As we approach the feast Day of the Patron Saint of Ireland, it is time for the annual nod to the revelers who participate in St Patrick's Day celebrations and to the mythic Saint Patrick himself.  One would like to imagine the throngs clogging the streets of most major cities of the “Anglo Saxon” world are soldiers of Celtic identity, but we know most are there because it is a party.  Participants in St. Patrick’s Day festivities are measured in the tens of millions. Based on published attendance records for Manchester, Dublin, New York City, Philadelphia, Toronto and Sydney, approaching 5 million people will either participate in or attend the parades in these cities alone.

A Welsh and Hungarian connection with the The Bards of Wales - A Walesi Bárdok by János Arany

János Arany

In Hungary, there is a famous ballad from the poem called "A Walesi Bárdok" - the Bards of Wales – written by János Arany in 1857. It tells of how in 1277 King Edward I of England attended a banquet in Montgomery Castle. It was held to celebrate his victories over the Welsh and he called for a Welsh bard to sing his praises. Bards were highly regarded in Welsh society at that time, and were thought to be descendants of the Celtic druids.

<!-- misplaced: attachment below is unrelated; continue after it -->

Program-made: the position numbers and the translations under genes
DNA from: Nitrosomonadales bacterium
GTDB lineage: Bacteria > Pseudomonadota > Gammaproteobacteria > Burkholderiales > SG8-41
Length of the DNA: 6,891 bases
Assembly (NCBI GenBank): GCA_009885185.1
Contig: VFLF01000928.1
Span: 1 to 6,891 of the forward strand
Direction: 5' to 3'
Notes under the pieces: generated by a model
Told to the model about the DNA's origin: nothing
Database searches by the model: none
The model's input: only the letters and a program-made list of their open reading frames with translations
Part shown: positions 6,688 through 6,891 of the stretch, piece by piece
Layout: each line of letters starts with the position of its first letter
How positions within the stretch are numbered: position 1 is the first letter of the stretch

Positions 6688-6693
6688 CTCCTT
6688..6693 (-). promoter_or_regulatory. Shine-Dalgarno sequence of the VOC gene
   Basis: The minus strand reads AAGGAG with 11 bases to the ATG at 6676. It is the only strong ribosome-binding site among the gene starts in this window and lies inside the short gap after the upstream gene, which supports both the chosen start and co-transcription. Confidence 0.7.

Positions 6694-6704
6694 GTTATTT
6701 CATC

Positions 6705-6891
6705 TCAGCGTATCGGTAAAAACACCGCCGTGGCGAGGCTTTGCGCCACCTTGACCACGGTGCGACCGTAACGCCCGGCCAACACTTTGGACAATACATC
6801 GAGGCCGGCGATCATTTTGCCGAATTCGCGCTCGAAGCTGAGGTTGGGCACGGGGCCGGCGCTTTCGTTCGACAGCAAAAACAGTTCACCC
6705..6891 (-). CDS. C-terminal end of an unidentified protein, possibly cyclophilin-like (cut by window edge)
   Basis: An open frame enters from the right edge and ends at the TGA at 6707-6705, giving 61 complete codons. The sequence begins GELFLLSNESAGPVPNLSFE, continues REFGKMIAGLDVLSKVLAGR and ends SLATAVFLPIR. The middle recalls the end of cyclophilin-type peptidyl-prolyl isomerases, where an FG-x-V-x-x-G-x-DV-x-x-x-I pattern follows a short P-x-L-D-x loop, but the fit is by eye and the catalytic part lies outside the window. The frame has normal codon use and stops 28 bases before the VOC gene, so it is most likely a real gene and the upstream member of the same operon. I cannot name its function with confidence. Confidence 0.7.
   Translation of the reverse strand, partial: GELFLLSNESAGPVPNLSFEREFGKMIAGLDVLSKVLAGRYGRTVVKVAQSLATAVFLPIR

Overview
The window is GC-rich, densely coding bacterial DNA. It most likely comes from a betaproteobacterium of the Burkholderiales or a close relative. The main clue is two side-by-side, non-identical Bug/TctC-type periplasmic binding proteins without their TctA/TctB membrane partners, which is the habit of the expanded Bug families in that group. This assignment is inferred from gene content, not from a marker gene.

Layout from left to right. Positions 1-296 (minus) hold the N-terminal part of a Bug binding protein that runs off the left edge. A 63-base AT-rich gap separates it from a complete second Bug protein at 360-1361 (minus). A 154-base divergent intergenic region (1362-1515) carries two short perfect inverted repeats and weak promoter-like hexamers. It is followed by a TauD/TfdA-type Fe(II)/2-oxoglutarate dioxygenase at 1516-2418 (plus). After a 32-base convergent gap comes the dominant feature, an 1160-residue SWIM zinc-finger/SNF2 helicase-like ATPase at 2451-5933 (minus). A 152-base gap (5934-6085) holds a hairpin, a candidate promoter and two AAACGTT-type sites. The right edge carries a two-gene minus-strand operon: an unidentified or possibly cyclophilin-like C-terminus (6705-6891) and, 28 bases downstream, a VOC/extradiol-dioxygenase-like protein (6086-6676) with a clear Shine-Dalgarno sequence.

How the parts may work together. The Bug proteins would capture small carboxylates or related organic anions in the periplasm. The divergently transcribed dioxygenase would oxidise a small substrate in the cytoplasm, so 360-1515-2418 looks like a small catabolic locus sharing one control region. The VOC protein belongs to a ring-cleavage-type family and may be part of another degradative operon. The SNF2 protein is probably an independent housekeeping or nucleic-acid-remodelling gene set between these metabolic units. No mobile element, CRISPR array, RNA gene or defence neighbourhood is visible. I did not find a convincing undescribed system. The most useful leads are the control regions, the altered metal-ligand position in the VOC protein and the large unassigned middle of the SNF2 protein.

The praise of the foreign invading English King was something that the bards refused to do. They denounced him as a butcher with the blood of an entire nation on his hands. So, one by one, the King sends them to be burnt at the stake. Still not one of the proud Welsh Bards can be found to flatter him as their conqueror and he ends up murdering 500 in total. The English King returns to London after ravaging the Welsh countryside in a terrible act of revenge. It is said that the evil King is forever haunted by the shades of the dead bards, spending his days in terror of their torment.